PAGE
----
We have been on this continent for 20 days but I just started to feel like we were in Africa a few days ago. As we drove into Etosha National Park, located in northern Namibia (not to be confused with the fabricated Nambia), I spotted an elephant standing by the side of the road. When I saw the giant creature, I aimed then shot. It was exhilarating. I was shooting with an iPhone 7 and wish all shots could be so painless.
They are immense and magnificent creatures and I cannot fully understand why someone would use anything other than a camera to capture these beautiful animals. I understand hunting for food, protecting your farm, or saving your loved ones. But, I have a hard time with “sport” when the primary purpose is to gather a trophy. Also, it is not “sport” when one side has a significantly higher advantage. The rifles, scopes, and tracking mechanisms are so powerful these days that some animals don’t even have a chance. It’s like putting an NFL team against the local high school. That’s not sport.
They are both gentle yet fierce. At a waterhole, we watched 40 elephants lumber in for a drink after a hot African day. I now understand “Africa Hot.” They are massive in size, far bigger than we see in the zoo, and could easily crush our eight-person van. Yet, the mother keeps her one-month old baby safely between her legs and steps around like she was tip-toeing through a china shop. Colin captured the top photo as I was rapidly turning on the ignition to move out of its path while listening to my mother in the backseat uncalmly say, “Honey! Honey! HONEY! It’s time to move the car.”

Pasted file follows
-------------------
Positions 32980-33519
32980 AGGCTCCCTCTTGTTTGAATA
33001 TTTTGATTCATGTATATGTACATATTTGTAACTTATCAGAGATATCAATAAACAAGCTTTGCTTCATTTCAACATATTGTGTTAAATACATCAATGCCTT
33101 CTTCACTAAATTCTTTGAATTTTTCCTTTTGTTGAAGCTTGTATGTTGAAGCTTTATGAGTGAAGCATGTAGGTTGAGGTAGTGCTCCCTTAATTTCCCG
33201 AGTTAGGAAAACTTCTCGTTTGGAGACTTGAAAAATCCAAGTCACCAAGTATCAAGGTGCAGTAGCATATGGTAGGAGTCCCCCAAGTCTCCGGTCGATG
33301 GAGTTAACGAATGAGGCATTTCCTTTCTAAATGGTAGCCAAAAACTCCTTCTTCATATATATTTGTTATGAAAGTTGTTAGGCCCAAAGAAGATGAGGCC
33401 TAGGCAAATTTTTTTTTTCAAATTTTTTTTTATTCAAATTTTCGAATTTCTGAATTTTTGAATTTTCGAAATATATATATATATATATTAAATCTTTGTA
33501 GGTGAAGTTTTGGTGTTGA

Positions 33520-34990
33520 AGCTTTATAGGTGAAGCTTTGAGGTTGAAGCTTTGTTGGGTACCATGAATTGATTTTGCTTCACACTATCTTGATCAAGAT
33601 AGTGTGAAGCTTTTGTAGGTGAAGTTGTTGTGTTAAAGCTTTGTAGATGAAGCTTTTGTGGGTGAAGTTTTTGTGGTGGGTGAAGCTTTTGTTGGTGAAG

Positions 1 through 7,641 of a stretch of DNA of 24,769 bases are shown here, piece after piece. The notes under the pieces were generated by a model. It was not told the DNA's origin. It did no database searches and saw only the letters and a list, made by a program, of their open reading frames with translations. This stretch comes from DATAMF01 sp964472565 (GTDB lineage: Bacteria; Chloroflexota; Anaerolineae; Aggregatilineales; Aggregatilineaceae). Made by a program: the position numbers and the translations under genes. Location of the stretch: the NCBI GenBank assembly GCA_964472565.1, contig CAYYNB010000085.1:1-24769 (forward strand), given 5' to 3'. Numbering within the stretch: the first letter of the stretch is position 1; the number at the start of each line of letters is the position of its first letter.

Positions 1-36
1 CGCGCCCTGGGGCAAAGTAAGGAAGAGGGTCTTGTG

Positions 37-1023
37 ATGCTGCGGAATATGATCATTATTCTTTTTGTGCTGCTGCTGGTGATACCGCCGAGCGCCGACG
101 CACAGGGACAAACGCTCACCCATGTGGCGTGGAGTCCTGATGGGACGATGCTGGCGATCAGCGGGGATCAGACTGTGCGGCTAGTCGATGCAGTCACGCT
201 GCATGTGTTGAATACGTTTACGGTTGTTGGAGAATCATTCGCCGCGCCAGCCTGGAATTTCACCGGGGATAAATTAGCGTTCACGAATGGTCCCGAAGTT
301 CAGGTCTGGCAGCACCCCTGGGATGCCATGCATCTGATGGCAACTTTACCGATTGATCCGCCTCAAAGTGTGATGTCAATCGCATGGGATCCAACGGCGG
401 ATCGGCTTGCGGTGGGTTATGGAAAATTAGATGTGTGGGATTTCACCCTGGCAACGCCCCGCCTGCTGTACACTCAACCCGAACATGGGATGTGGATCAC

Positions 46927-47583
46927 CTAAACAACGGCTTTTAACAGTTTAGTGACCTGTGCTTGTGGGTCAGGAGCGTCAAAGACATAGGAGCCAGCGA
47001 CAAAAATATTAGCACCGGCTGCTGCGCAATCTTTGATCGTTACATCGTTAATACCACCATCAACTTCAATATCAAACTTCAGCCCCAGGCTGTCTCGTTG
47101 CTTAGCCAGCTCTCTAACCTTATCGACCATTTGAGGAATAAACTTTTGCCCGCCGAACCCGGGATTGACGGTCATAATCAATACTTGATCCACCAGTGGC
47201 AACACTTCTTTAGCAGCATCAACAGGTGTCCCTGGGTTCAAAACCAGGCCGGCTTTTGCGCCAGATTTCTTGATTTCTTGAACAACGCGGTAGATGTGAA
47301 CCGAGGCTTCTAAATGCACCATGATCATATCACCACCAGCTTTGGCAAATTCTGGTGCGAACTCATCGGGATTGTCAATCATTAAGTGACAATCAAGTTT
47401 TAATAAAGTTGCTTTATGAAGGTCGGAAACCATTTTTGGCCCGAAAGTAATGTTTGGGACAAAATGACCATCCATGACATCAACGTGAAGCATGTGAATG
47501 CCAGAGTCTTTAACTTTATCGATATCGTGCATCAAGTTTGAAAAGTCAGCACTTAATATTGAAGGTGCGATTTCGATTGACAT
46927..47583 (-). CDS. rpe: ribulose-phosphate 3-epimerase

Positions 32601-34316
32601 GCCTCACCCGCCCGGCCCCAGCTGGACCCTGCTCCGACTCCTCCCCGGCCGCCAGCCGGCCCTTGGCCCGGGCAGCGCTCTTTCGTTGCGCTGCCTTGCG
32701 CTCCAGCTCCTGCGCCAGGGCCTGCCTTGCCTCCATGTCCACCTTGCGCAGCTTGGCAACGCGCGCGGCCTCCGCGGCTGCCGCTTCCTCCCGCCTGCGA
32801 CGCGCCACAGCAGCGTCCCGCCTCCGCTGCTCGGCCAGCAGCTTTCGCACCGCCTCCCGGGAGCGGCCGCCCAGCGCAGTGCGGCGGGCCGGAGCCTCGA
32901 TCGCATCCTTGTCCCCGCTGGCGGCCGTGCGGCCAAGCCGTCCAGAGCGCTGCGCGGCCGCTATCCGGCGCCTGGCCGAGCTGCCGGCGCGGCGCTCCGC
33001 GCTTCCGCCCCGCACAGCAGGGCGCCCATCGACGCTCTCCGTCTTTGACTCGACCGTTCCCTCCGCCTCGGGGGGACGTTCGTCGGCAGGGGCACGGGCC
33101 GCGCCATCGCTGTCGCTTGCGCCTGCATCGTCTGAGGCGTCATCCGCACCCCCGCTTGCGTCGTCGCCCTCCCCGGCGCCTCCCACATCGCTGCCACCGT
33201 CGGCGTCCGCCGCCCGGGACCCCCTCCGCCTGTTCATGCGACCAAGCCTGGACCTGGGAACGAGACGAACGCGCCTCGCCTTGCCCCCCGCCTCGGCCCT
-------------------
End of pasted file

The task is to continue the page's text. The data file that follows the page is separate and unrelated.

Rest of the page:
If you are looking for a good book about this massive pachyderm, check out “The Elephant Whisperer” by Lawrence Anthony. It is an excellent story and educational read on their personality and emotional intelligence.
While on a self-drive safari the other day, we sat 50 feet from three lions. The next day we came across six lions relaxing at a waterhole before heading out for lunch. The hundreds of zebras and ostriches quickly scattered. One night, just outside our room, we saw elephants, giraffes, kudu, rhinos, warthogs, and many others drink from the same pond. I was in awe with so many beautiful creatures in the foreground and a gorgeous African sunset beyond. Once again, I pinched myself.
Most days we learn something and the other day was about anatomy. We were all mesmerized when the elephant lowered his man part coming inches from the ground. The women in the car were impressed and I was jealous when I saw him use it to scratch his belly. Why he is not called the King of the Jungle is beyond me. If you look closely at this picture, you will see what I mean.
Along with watching the animals, it is fun to see Decker’s reaction. It is what I’d hoped. That is, excitement each time he finds a new creature. Unofficially he is our naturalist and animals cannot be “Checked Off” from our book until Decker authorizes that at least two people have seen them. He can tell you the difference between the endangered Black Rhino and White Rhino or a Springbok and a Gemsbok, or a Plains Zebra and a Mountain Zebra. All these animals are spectacular.
It is the giraffe, however, that provides the most entertainment and makes me laugh. It takes them about 45 minutes to walk about 300 yards to the waterhole because they are constantly on alert. But what is so funny is that they are trying to be sly and not stand out despite towering over everything around. They remind me of the person hiding behind a branch and tip-toeing across the dessert thinking no one can see them.
To get to the waterhole, they move a few feet, stop, then look around. Then, repeat it until they have arrived. And when they finally do reach the water, they will slowly, and very awkwardly, bow down for a drink. Then, at the smallest sound or flutter of a bird, pop back up and look around. While funny to watch, I was sympathetic to their plight as it must be tough living a life always in fear.
As this is just the start of our African adventure with such beautiful animals and amazing sunsets, I look forward to our next few months on this continent. Off to Botswana next.